20 say, "Such evictions never occurred or happened"?

21 THE WITNESS: [Interpretation] On the very same page, after this

22 one long intervention where I say: "Well, yes," but please tell me

23 wherever did I say this?

24 JUDGE ORIE: Yes. You say that in response to a remark made by

25 Mr. Mandic, who said the following: "What did you say? You are not

Page 14650

1 responsible for their safety or something like that."

2 And then you respond: "Well, yes, but where did I say this?"

3 So you there, according to a logical interpretation, but please

4 come up with something else, if there is, you are denying that you said

5 that you're not responsible for their safety or something like that. It's

6 not - looking at the core of the conversation - a denial of any

7 conversation occurring. If you'd like to comment on that, you'll have an

8 opportunity to do so.

9 THE WITNESS: [Interpretation] You see, in my conversation with the

10 minister, I focussed on him saying that we had issued an ultimatum to the

11 Muslims in a settlement, that they were to move out within 24 hours. And

12 that's what I was focussed on, and I was denying that.

13 Secondly, as for the issue of the safety for the Muslims in

14 Ilidza, the situation at the time was so difficult. There were cases of

15 murders committed against Serbs by Serbs, or the Serbs themselves opening

16 fire on a part of the municipality that was inhabited by the Serbs.

17 Whenever you try to protect someone, you're exposed to fire. And I wasn't

18 omnipotent there.

19 JUDGE ORIE: Thank you for that answer.

20 Could the witness be escorted out of the courtroom.

21 We'll have a break, Mr. Prstojevic.

22 [Trial Chamber confers]

23 [The witness stands down]

24 JUDGE ORIE: Mr. Tieger, we've spent quite some time on the

25 interpretation of telephone conversation with Mr. Prstojevic. If the

Page 14651

1 language of a telephone conversation is clear and if questions put to the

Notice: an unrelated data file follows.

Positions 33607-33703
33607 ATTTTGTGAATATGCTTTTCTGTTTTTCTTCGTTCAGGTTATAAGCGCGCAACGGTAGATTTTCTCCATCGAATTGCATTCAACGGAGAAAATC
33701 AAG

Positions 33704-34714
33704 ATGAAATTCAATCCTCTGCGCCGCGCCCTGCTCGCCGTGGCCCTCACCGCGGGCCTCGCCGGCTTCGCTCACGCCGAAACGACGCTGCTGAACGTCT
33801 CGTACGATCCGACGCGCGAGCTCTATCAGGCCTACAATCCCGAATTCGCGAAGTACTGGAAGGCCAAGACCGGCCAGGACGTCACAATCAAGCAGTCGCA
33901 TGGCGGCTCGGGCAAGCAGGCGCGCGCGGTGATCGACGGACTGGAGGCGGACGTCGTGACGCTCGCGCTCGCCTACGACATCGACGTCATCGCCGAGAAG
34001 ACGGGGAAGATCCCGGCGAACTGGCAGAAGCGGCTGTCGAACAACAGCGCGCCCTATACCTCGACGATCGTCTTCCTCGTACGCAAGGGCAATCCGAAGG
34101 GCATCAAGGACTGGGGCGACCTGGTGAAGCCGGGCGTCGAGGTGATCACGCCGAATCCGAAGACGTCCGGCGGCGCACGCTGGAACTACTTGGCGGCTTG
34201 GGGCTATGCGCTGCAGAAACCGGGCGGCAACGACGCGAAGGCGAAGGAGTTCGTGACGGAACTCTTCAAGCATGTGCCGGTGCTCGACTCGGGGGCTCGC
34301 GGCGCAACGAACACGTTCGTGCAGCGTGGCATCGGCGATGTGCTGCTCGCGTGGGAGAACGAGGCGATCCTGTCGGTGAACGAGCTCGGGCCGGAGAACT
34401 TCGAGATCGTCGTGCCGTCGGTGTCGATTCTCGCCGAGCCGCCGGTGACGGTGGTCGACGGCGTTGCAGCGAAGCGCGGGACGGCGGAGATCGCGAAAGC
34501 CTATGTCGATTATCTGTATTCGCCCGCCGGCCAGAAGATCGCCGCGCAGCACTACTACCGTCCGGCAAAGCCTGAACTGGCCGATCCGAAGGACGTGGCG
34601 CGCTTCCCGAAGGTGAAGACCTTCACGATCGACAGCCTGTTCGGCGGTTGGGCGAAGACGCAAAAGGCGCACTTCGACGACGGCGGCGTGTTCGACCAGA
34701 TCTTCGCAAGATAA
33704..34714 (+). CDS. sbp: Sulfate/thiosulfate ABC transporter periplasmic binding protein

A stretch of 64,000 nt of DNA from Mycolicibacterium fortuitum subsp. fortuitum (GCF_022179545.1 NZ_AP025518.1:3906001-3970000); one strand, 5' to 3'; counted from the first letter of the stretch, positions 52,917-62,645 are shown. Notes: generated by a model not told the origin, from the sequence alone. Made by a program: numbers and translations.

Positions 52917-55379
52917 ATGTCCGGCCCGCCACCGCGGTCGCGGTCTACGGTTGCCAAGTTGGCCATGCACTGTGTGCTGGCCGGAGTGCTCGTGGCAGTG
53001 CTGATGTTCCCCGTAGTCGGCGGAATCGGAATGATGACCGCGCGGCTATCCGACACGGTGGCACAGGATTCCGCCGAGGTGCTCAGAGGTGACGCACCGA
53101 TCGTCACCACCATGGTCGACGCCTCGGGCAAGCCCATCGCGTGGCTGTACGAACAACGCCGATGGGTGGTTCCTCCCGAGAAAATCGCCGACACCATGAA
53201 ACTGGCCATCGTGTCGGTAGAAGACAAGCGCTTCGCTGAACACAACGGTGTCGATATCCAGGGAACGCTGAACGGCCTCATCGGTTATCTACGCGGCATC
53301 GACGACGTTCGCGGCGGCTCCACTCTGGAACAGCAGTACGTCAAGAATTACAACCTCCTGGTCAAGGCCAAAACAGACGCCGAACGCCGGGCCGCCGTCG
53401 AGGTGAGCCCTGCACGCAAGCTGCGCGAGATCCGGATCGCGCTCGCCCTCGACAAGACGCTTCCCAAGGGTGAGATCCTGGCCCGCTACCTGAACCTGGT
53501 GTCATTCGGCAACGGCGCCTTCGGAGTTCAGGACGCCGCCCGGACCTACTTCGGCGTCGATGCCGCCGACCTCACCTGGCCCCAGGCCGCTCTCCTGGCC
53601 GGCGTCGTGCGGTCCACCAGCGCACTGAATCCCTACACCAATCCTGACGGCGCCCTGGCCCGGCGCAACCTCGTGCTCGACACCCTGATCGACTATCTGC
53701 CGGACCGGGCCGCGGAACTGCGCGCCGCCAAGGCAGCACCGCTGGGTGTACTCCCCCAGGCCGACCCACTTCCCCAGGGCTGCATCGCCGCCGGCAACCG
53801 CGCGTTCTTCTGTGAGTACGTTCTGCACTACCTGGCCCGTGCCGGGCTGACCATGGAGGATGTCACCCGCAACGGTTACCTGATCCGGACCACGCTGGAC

2 witness result in explanations of which the Chamber has difficulties to

3 link those explanation to the language used, it's not necessary to go on

4 forever and seek such explanations for the whole of the conversation.

5 We'll adjourn until 5 minutes past 11.00.

6 --- Recess taken at 10.42 a.m.

7 --- On resuming at 11.13 a.m.

8 JUDGE ORIE: Mr. Stewart, the Chamber hopes that it has understood

9 well your question for clarification as far as the position of the

10 transcript of interviews is concerned. I take it that if from the answer

11 of the Chamber you would feel that we have not properly understood your

12 question, we'll hear from you.

13 The transcripts of the interviews, that is the November 2003 and

14 the recent interviews, are not tendered nor admitted into evidence. That

15 means that to the extent that the witness is confronted with it by reading

16 parts of it, that's of course part of the record now and to that extent

17 it's part of the evidence and of course the responses of the witness. But

18 the transcript, as such, are not in evidence.

19 MR. STEWART: Your Honour, that's -- that's very helpful indeed.

20 We're extremely grateful for that on the Defence side. The only residual

21 issue there would be for complete clarification when Your Honour says that

22 when the witness is confronted by reading parts of the transcript, that's

23 of course part of the record now. Well, of course that's clear. And

24 Your Honour says "and to that extent it's part of the evidence and of

25 course the responses of the witness."

Page 14652

1 Your Honour, we would suggest one further step is needed for that

2 to happen, that that can only be -- it's part of the record; of course, it

3 can only become part of the evidence if the witness does say here in

4 court, Yes, I confirm that, yes, I adopt that.

5 JUDGE ORIE: What you're now triggering is a different matter, and

6 that is if there's any inconsistency between what the witness said in his

7 interview -- and again, if it's not on the record, it's certainly not in

8 evidence. The Chamber will have to consider whether -- if a witness says,

9 This is what the -- this is what the transcript of the interview says, but

10 I deny that that's the truth, then of course we are confronted with a

11 question which is not an easy one, whether it would be exclusively the

12 answer given during his testimony, which is inconsistent with the

13 transcript of the interview, whether that would exclusively be in

14 evidence. I noticed that where there's any inconsistency between -- well,

15 let me call it "prior inconsistent statements," that in the common-law

16 world, as far as I understand, the answer to whether the testimony would

17 be the final word or not is answered in different ways from what I

18 understand under English law, more strictly saying that evidence is only

19 the testimony given in court, whereas under US law there seems to be

20 circumstances under which a Chamber might also take into consideration

21 what a witness said during an interview.

22 We'll have to check whether any such inconsistencies, substantive

23 inconsistencies do appear in this respect.

24 MR. STEWART: Indeed, Your Honour. We do with English law, what

25 was the law last week is not necessarily the law this week at the moment.

Page 14653